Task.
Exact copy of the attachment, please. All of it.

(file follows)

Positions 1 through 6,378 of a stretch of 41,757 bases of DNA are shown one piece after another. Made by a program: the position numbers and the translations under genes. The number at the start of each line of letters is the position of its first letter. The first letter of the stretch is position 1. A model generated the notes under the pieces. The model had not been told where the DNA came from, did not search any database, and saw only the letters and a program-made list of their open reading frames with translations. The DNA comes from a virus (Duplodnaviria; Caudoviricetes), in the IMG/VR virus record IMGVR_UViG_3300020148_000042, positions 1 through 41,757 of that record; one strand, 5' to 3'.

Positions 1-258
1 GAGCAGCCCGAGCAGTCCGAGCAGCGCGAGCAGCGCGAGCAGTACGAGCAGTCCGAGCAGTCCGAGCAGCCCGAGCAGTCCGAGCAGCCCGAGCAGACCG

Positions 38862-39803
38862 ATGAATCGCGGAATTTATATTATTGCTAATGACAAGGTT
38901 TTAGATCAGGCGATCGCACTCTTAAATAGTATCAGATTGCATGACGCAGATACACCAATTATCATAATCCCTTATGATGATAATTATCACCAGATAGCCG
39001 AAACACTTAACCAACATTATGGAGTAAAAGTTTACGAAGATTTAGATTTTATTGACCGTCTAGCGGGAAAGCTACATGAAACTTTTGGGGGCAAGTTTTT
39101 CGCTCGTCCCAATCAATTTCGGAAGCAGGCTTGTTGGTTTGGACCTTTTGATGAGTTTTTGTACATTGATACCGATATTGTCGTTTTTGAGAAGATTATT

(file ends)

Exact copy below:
Positions 1 through 6,378 of a stretch of 41,757 bases of DNA are shown one piece after another. Made by a program: the position numbers and the translations under genes. The number at the start of each line of letters is the position of its first letter. The first letter of the stretch is position 1. A model generated the notes under the pieces. The model had not been told where the DNA came from, did not search any database, and saw only the letters and a program-made list of their open reading frames with translations. The DNA comes from a virus (Duplodnaviria; Caudoviricetes), in the IMG/VR virus record IMGVR_UViG_3300020148_000042, positions 1 through 41,757 of that record; one strand, 5' to 3'.

Positions 1-258
1 GAGCAGCCCGAGCAGTCCGAGCAGCGCGAGCAGCGCGAGCAGTACGAGCAGTCCGAGCAGTCCGAGCAGCCCGAGCAGTCCGAGCAGCCCGAGCAGACCG

Positions 38862-39803
38862 ATGAATCGCGGAATTTATATTATTGCTAATGACAAGGTT
38901 TTAGATCAGGCGATCGCACTCTTAAATAGTATCAGATTGCATGACGCAGATACACCAATTATCATAATCCCTTATGATGATAATTATCACCAGATAGCCG
39001 AAACACTTAACCAACATTATGGAGTAAAAGTTTACGAAGATTTAGATTTTATTGACCGTCTAGCGGGAAAGCTACATGAAACTTTTGGGGGCAAGTTTTT
39101 CGCTCGTCCCAATCAATTTCGGAAGCAGGCTTGTTGGTTTGGACCTTTTGATGAGTTTTTGTACATTGATACCGATATTGTCGTTTTTGAGAAGATTATT